We manage to ignore all the noise, including much potentially useful information and data on the facts, yet we pay attention to stories and snippets that trigger our dramatic instincts. That's because we get an emotional high from them.
Our filter has ten holes in it. Hans Rosling named them in Factfulness. Fear is the most used among them — the others are gap, negativity, straight line, size, generalization, destiny, single perspective, blame, and urgency. Fear is hard-wired into our brain, we fear missing out (FOMO) and we have a strong fear of failure, making a mistake.
We should learn to distinguish something that is “frightening” from something that is “dangerous”. One is perceived, the other is real risk.
Why trends are useful
Trends help us create a framework around variables we track over the long term. In Megatrends, John Nasbitt says that each new technology, to be successful, must be coupled with a compensatory human response. Thirty years later, we can tell the trends because they endured in our culture.
The three main categories of fear: are fear of physical harm, fear of captivity — as in loss of control or loss of freedom — and fear of contamination. They distort our worldview and lead to horror of things we don't fully understand or deal with in every day life, like infection and poison.
When stories combine two fears, like that of a plane crash and kidnapping — tapping into fear of harm and captivity — we're pulled in. Then we get programmed by hearing it over and over again seemingly everywhere. This is a distraction that keeps us from learning the deeper data behind the story and taking action, if appropriate.
Context helps us allocate resources as needed, including emotional energy. “Now is the time to understand more, so we may fear less,” said Marie Curie. Yes, there are still terrible and painful things happening to people and we should help and empathize.
Yet the predictive story points to a larger trend that is cause for optimism. That is the story we want to let in our attention filter.
Mimicry and unknown unknowns
The majority of the stories we get in the media are the local and familiar kind. They merge facts with anecdotes to share things that are of potential human interest, that connect with belief. They trigger us by appealing to our dramatic instincts.
Sensational headlines draw attention, but distort reality and keep us setting apart what we know from what we don't know. Multiply by the avalanche of similar articles chasing attention, which include many containing false data, and pretty soon it becomes hard to tell a mimic from the real thing.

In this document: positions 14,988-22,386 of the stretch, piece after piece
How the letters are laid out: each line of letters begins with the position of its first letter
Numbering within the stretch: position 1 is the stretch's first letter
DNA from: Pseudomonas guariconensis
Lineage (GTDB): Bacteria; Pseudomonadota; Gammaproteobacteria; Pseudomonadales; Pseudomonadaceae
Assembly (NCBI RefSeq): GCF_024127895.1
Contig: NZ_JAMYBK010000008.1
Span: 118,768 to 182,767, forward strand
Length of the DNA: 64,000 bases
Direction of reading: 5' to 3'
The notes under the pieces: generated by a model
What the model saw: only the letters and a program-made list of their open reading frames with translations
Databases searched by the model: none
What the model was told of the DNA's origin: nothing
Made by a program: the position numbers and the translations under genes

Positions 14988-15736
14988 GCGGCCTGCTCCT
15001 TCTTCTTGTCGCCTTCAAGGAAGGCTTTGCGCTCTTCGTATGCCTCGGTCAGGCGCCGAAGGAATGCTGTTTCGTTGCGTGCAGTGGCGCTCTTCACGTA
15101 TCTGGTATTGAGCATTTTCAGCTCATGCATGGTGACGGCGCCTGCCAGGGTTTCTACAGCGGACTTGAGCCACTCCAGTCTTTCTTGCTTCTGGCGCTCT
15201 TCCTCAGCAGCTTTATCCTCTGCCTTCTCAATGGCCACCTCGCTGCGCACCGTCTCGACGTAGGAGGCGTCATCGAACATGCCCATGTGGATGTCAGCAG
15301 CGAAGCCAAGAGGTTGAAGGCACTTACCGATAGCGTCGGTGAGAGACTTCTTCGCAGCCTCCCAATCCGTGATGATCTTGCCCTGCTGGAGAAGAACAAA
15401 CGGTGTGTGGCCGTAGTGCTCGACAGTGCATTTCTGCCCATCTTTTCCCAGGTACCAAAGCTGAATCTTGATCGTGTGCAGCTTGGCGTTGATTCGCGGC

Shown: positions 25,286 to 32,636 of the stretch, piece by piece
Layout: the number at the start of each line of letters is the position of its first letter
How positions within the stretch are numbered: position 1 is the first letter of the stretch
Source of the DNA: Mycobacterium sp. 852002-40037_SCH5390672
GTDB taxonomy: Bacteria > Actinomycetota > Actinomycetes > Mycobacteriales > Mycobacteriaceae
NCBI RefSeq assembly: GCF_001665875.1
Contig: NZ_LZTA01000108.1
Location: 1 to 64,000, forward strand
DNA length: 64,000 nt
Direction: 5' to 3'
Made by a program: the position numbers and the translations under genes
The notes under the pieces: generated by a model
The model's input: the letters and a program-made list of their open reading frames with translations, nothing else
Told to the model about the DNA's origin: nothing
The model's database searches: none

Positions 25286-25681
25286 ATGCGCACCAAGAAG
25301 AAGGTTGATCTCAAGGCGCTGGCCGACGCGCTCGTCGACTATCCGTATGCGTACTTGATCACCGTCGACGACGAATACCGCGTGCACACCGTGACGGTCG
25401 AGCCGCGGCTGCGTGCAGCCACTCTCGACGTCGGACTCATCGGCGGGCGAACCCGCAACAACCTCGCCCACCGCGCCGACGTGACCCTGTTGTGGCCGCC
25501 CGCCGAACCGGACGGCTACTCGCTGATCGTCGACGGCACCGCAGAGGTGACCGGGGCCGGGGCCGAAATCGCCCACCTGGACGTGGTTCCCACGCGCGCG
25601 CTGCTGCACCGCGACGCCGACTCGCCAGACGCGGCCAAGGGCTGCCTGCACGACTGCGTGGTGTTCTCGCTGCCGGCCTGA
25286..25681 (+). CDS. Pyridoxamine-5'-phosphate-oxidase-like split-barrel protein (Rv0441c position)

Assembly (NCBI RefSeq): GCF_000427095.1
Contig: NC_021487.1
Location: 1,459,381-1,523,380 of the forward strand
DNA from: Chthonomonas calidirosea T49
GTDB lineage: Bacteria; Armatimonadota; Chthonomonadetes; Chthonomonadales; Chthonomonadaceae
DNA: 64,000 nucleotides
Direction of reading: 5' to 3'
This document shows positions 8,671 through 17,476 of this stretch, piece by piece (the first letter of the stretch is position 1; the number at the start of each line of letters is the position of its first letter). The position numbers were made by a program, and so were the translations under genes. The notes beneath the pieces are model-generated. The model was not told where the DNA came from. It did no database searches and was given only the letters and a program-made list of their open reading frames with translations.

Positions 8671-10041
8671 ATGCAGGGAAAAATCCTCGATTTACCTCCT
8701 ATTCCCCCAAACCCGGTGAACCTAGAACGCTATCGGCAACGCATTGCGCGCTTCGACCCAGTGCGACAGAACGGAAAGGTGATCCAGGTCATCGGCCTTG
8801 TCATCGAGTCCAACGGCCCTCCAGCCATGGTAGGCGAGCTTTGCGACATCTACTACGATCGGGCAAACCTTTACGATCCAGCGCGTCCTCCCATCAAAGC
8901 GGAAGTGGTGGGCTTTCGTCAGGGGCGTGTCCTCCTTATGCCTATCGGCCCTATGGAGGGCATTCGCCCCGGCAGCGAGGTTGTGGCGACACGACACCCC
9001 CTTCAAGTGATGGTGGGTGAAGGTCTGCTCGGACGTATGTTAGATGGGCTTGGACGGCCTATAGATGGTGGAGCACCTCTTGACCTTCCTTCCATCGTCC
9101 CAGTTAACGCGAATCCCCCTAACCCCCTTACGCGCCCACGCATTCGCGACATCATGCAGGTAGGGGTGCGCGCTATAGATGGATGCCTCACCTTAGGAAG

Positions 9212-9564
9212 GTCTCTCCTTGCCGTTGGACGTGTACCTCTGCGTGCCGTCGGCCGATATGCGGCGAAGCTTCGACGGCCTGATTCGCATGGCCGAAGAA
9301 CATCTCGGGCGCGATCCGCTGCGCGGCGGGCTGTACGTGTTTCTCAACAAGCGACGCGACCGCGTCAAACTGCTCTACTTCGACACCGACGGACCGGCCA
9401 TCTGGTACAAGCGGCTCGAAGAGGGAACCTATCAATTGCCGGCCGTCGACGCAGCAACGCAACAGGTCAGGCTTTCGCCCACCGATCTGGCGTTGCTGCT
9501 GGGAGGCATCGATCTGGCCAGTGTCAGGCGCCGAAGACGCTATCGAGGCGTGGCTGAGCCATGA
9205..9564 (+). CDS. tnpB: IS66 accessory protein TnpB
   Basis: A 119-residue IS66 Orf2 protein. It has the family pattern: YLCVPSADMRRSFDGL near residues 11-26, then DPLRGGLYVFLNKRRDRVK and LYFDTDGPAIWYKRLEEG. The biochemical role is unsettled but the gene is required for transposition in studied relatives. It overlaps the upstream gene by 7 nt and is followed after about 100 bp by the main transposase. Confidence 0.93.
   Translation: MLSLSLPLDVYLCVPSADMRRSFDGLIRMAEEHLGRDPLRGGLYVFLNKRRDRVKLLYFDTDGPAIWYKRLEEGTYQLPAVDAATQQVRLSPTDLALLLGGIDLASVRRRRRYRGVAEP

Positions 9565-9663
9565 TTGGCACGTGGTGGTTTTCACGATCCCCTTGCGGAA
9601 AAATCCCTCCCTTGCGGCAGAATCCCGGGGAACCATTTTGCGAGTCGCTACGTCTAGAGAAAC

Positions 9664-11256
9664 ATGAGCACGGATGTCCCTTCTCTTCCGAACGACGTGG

Batesian Mimicry# is a form of mimicry where a harmless species has evolved to imitate the warning signals of a harmful species directed at a predator of them both. For example, we should avoid the venom of the Texas Coral Snake while the Mexican Milk Snake and other types of snakes that look similar# are not as bad.
Beyond the things we already know, there are things we don't know we should know about. But once we're aware of them, we can learn those things because they're knowable. We can learn to tell the snakes apart, for example. Known known and known unknown are two instances of certainty.
There are also things we know we don't know, we've identified we don't know them and others we don't know we don't know. The diagram from the Project Management Institute# calls out the nature of risk — uncertainty creates the need for understanding risk.
You can't manage what you don't understand
Recently, I had a meeting with a group of executives who were looking to evaluate a number of approaches to deal with a situation that involved risk. They had created a brief that called both for preparation and optimization.
After some conversation I realized that they already had some kind of expectation of what the approach would need to look like. Yet, by their own admission, they did not have a full understanding that the brief and the expectation where not on the same page. There was also domain knowledge uncertainty.
Their attention was focused on short term tactics, yet the request was for a strategic long term approach. When the focus becomes not the topic but the expectation, the results is a disconnect. The hole (or more than one) in our attention filter leads us to confuse perception with reality.
In Rosling's definition, risk equals actual danger times our degree of exposure. It's very hard to evaluate something when we have a hole in our knowledge and don't know we do. Said another way, risk is the possibility of suffering loss or harm, not the loss itself.
When we learn to manage the sources of exposure to risk, including our own reactions (for example, fear) and experience with uncertain situations, we can begin to benefit from the opportunity brought about by change and creative problem solving.
To manage risk appropriately, we should remember that if the nature of an occurrence is certain, it is more like a fact or knowledge, If it's uncertain (probability of is less than 1, for example), the impact can be uncertain as well.
Evidence and data are useful in decision-making, they also keep us from stressing out and feeling helpless.